At a recent event, Canada’s Interim Commissioner of Competition, John Pecman, addressed the current activities and priorities of the Competition Bureau.

In his speech, Commissioner Pecman confirmed that the Competition Bureau will focus on three priority areas to ensure that Canadian businesses and consumers prosper in a competitive marketplace. The three priorities are:“benefitting Canadians, through focused enforcement and through strategic regulatory interventions; applying Canada's competition laws in a transparent and predictable manner and, building trust through enhanced collaboration.”

In line with the Competition Bureau’s objectives of transparency and predictability, Commissioner Pecman also gave notice that the Bureau will be placing greater emphasis on the use of section 11 orders to gather information in non-merger matters, as opposed to relying on voluntary information requests (“VIRs”).Section 11 of the Competition Act permits the Commissioner to seek ex parte court orders to compel a person to be examined under oath, to produce records, or to respond to questions in writing, where that person has, or is likely to have, information relevant to an inquiry. It is worth noting that the use of section 11 orders is not limited to targets of an inquiry but to anyone who has or is likely to have information relevant to an inquiry, which could include a target’s suppliers, customers, and competitors, among other industry participants.

Commissioner Pecman described various examples of delays and incomplete responses arising from the VIR process as the rationale for the new policy. He also expressed concern that parties may be using the VIR process for their own strategic purposes, resulting in inefficient, incomplete, and untimely responses. In order to address these issues and preserve the integrity of the Competition Bureau’s investigative process, the Commissioner declared that “going forward, the Bureau's first course of action in obtaining information from the target of a formal inquiry in non-merger cases will be, for all but exceptional cases, obtaining a legally binding section 11 order from the Court.”The Commissioner did not, however, confirm whether this new investigative policy would also apply to persons who are not the targets of an inquiry but who have, or are likely to have, information relevant to an inquiry.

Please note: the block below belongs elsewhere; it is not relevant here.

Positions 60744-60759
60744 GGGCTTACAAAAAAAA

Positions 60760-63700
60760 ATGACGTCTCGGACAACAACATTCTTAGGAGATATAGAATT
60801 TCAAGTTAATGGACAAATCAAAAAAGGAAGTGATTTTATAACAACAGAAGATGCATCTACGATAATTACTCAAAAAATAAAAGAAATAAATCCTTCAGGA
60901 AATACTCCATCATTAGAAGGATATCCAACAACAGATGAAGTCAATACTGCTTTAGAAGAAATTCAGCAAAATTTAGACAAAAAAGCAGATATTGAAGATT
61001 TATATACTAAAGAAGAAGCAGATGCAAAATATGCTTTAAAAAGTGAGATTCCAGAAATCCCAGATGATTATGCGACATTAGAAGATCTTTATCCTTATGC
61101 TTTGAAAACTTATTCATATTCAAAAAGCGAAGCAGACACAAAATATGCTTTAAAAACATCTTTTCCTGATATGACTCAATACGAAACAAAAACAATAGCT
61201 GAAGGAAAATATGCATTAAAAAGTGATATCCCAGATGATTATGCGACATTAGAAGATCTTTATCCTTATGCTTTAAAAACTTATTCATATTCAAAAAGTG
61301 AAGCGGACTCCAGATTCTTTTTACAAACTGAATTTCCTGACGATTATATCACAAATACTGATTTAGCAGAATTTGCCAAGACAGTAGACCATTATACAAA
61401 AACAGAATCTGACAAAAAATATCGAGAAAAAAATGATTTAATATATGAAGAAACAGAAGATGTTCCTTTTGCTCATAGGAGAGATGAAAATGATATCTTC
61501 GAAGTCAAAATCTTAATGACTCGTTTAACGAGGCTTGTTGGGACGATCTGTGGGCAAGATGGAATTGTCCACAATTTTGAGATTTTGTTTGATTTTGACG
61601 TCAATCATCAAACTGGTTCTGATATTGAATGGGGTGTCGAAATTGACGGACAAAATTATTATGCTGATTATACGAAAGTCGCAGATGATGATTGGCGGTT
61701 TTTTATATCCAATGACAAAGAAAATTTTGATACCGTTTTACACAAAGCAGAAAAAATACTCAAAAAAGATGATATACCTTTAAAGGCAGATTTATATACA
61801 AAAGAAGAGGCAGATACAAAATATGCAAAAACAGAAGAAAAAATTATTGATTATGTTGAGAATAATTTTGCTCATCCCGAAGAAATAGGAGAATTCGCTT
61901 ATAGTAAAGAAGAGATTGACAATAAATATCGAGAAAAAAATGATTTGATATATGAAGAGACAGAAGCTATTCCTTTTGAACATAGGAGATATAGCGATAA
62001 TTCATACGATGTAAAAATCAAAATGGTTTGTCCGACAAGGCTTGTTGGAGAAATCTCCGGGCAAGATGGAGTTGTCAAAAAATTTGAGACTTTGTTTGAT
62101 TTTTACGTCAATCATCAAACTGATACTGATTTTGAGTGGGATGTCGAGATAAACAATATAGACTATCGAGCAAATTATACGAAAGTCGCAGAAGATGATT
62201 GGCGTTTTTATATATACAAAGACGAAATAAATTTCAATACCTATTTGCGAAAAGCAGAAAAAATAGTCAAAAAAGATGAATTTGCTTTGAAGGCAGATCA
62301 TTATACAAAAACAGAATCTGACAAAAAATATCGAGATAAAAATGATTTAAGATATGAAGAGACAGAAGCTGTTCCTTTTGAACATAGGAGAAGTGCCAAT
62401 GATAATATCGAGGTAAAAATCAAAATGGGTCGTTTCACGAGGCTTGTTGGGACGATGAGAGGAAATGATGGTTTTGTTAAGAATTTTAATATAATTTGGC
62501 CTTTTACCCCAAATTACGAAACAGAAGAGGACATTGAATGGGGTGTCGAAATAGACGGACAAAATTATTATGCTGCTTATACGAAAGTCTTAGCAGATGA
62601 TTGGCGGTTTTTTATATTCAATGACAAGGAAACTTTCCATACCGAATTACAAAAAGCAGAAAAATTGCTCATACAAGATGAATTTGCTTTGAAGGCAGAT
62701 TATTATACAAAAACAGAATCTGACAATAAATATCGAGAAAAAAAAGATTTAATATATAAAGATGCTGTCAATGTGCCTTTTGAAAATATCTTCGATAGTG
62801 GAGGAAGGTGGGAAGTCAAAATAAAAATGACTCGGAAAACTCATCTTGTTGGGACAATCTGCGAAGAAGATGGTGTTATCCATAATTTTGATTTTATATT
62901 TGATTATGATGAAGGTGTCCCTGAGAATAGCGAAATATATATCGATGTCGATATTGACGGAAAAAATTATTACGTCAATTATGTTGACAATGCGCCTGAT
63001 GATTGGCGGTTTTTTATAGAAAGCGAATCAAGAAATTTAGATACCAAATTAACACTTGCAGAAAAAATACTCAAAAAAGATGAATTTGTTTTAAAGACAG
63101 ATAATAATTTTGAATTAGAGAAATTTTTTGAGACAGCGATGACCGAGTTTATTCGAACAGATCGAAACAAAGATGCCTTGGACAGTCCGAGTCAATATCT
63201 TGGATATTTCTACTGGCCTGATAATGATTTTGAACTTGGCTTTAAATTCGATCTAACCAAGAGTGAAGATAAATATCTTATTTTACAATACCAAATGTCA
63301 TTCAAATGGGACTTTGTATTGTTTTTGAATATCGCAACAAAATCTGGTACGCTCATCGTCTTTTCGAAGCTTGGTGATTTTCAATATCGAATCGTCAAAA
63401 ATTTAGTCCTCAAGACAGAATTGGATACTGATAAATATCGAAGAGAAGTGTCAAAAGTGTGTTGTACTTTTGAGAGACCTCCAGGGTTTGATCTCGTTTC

The Commissioner added that the use of section 11 orders should not be viewed as punitive in nature, but rather as a means for the Competition Bureau to conduct investigations rigorously and efficiently. He also noted that the use of section 11 orders increases both transparency and certainty into the process by providing a clear framework, timelines, and a set of rules, which benefit both the Bureau and the targets of its investigations.

In addition to his clarification on the use section 11 orders, Commissioner Pecman also announced that in the near future, the Competition Bureau will be working collectively with the bar on various initiatives, as per the Bureau’s enhanced collaboration objective. These initiatives include: discussing issues that have arisen in the context of electronic document production; developing clear guidelines on the Price Maintenance provisions; and updating the “FAQs”associated with the Bureau’s Leniency program, to reflect developments and to respond to feedback from stakeholders.